Fresh Start Act could clear pathways to work
Posted October 23, 2019 in Press Releases
Policy Matters calls for lawmakers to strengthen HB 263
More than 850 laws and administrative rules limit access to work for Ohioans with a criminal record. The Fresh Start Act, House Bill 263, takes aim at the 630 that limit job opportunities through occupational licensing.
Policy Matters Ohio Researcher Michael Shields submitted testimony in favor of House Bill 263 before the Ohio House Commerce and Labor Committee today, but he urged members of the committee to fix a provision that would keep many existing barriers in place.
HB 263 would require licensing bodies to provide a clear justification for excluding applicants, showing that the conviction limits ability to safely perform the job. Licensing bodies could no longer have blanket restrictions triggered by any type of conviction. Exclusions would be time limited to five years since the last incident or release if the person was incarcerated. Applicants denied a license would have to be informed of the reason, given an appeal opportunity, and notified of when they could reapply.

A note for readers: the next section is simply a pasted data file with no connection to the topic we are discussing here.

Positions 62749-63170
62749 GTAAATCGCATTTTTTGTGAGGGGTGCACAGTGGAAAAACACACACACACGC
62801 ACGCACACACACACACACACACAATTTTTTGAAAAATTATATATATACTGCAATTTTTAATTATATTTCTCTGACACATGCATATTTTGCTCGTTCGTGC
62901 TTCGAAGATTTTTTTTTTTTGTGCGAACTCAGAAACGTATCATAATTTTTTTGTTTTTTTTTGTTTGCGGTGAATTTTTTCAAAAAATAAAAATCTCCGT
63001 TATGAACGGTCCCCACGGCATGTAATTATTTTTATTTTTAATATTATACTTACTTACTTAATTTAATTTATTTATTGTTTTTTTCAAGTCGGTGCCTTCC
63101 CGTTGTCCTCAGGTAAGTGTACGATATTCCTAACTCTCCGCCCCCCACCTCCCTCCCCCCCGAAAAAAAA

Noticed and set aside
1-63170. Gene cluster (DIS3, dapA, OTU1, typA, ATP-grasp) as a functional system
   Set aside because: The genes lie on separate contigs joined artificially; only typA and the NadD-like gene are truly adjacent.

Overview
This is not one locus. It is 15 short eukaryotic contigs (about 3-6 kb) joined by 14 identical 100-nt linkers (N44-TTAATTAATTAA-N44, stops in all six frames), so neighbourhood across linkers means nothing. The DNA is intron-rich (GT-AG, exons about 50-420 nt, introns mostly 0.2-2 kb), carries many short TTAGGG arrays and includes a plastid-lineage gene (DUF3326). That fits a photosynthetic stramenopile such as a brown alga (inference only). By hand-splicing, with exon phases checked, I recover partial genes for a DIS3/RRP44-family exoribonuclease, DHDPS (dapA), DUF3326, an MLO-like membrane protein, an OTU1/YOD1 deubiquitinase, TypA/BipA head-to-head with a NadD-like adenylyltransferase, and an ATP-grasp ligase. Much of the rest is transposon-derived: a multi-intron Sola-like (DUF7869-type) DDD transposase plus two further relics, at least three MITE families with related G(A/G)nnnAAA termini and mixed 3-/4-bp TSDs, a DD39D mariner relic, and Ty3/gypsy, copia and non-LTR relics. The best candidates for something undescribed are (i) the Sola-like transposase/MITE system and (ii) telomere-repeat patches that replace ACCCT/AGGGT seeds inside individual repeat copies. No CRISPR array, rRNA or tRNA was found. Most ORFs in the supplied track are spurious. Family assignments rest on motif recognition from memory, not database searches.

Violent and sexual crimes would remain basis for excluding applicants from occupational licensure.
HB 263 covers only initial license applications. Shields urged committee members to amend the bill to include ongoing eligibility for current licenses, and renewals; and to direct licensing entities to issue guidance to hiring managers on how to evaluate Ohioans with a record.
“House Bill 263 would be life changing for the many Ohioans who have made mistakes in the past but have worked hard since then to get on track – and for those who share their communities with them,” Shields said. “The ability to find legitimate work can be the pivotal difference in whether a person successfully moves past a conviction or commits another crime.”